The Steelworkers are also members of the IndustriALL Global Union Federation, which represents more than 50 million workers in 140 countries. IndustriALL helps facilities dialogues between unions from various countries who are fighting against common employers. IndustriALL arrange international campaign coordination sessions and facilitates exchanges.
In April, IndustriALL helped arrange the visit of locked out Glencore Steelworkers from Texas to Switzerland to meet with Swiss trade unionists. The locked out Steelworkers also spoke with NGO’s and members of the Swiss parliament about a proposed ballot initiative that could hold Swiss corporations more accountable for their actions overseas.
Over 66 Swiss trade unions and organizations have endorsed the Responsible Business Initiative, which is modeled after the United Nations Guiding Principles on Business and Human Rights, which were adopted by the UN in 2011. If adopted, the Responsible Business Initiative would be the first European law of its kind that could hold European companies liable in European courts for labor and environmental violations aboard.
The initiative calls on Swiss corporations to first review all of their business practices in order to identify how their practices harm the environment and labor. Then, they would be required to develop a plan to combat these practices and regularly report on their violations overseas. The initiative would also allow overseas workers and communities to hold Swiss corporations legally liable in Swiss courts for compensation for the violation of environmental and labor rights overseas.
Now, the groups have 18 months to gather 100,000 signatures in order for the measure to be appear on the ballot in Switzerland. If passed the initiative could become the first such initiative in Europe and the IndustrialALL Global Union Federation says that it could become a sign of things to come as the Global Union Federation gets more ambitious in its pursuit of international solidarity.
“IndustriALL Global Union has had impressive successes with this kind of actions where European union’s apply pressure to European companies to do the right thing in the US”” says South African trade unionist Glen Mpufane of the IndustriaALL Global Union Federation. “It is a growing trend because of the increasing global power and strategies by global union federations and civil society agitation together with a demand for a shift in reporting and accountability requirements”.
While solidarity from European unions may help American unions, Paul Garver a former official with the International Union of Food Workers, worries that too many Americans unions see the strength of their counterparts in Europe as a way to solve their labor problems. However, Garver warns that a union can have tremendous leverage as a result of its European allies, but still can be beaten if they haven’t done sufficient organizing with rank and file workers at the center of the labor dispute.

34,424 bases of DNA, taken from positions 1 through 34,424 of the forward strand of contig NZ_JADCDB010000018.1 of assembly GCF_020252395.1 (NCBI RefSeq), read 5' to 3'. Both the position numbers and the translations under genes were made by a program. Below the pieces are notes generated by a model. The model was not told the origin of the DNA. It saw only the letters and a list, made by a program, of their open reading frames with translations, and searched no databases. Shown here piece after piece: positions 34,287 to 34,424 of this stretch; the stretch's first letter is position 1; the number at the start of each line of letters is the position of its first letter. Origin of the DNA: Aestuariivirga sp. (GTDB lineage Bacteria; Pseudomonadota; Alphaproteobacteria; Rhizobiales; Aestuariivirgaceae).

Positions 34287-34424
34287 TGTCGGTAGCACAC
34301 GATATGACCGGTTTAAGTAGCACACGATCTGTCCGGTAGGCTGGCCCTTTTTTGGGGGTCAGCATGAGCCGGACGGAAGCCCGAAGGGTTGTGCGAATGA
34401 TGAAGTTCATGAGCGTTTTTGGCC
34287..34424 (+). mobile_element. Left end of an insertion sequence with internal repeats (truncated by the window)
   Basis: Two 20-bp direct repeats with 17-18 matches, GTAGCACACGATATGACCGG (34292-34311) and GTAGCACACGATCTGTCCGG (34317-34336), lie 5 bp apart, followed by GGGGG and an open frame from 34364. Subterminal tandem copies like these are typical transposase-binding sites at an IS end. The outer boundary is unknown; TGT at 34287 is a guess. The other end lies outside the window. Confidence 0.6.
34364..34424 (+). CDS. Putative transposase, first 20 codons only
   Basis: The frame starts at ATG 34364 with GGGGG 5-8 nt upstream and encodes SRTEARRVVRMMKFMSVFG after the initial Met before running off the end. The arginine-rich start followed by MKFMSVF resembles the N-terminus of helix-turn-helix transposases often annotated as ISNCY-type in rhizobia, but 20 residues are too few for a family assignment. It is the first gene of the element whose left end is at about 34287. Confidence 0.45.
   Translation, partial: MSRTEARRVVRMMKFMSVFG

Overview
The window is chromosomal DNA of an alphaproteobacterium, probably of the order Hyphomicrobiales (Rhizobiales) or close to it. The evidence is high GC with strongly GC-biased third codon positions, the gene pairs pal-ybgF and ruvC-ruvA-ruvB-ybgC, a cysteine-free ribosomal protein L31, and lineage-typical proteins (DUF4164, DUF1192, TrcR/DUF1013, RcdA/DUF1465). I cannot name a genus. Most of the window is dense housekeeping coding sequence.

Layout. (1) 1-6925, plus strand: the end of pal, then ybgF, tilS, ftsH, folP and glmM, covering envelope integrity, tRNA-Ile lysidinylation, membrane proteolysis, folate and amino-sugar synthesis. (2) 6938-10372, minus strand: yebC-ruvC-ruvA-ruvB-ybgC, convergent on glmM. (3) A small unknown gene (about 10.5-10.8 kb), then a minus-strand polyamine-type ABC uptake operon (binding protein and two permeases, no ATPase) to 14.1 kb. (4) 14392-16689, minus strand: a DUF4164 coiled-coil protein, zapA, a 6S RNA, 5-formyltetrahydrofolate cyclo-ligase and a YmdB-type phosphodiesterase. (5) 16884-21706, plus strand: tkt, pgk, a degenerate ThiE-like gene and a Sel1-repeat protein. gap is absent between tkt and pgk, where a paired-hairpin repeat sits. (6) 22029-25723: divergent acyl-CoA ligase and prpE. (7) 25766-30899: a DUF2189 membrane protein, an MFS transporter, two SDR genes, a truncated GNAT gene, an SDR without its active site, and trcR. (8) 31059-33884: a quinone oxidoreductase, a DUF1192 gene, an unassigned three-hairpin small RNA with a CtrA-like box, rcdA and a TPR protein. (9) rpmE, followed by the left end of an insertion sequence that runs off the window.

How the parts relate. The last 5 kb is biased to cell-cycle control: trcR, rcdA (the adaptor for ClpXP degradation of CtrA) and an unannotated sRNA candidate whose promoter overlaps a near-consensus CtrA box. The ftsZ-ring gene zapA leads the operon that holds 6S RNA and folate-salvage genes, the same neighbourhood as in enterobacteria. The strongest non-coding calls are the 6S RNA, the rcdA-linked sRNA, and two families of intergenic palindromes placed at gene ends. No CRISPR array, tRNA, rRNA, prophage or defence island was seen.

Garver points to the failed Volkswagen election in Chattanooga, Tennessee in 2014 as an example of what can happen if a union puts too emphasis on European pressure campaigns while neglecting building strong support among the workers directly in the struggle.
There, the UAW’s German counterpart IG Metall helped secure a neutrality deal that was suppose to make organizing easier. However, the very neutrality deal limited the ability of the union to engage in community-labor alliances or raise workplace complaints. The neutrality deal also contained stipulations about wage increases that lead many anti-union groups to denounce the neutrality deal as a “backroom deal”. Ultimately, despite the strong support from its European allies, the union lost because it was never able to build the type of community and workplace support necessary to win the election.
Garver says that while international labor campaigns can help many unions, it must not forget that organizing as the center of a labor struggle is key.
“For international solidarity to function successfully, two other core components are essential – determined support from the rank-and-file workers and strong backing from other unions and community members in the region” says Garver.
[Ed. end note] As the person quoted here at the end of Mike Elk’s article, I would like to add my best wishes and solidarity for the locked-out workers at Sherman Alumina in this holiday season. It looked pretty bleak as well at Ravenswood two decades ago, but those workers eventully prevailed with strong backing from the USW and the international workers movement. I will be writing more about the courageous ongoing struggle at Sherman Alumina.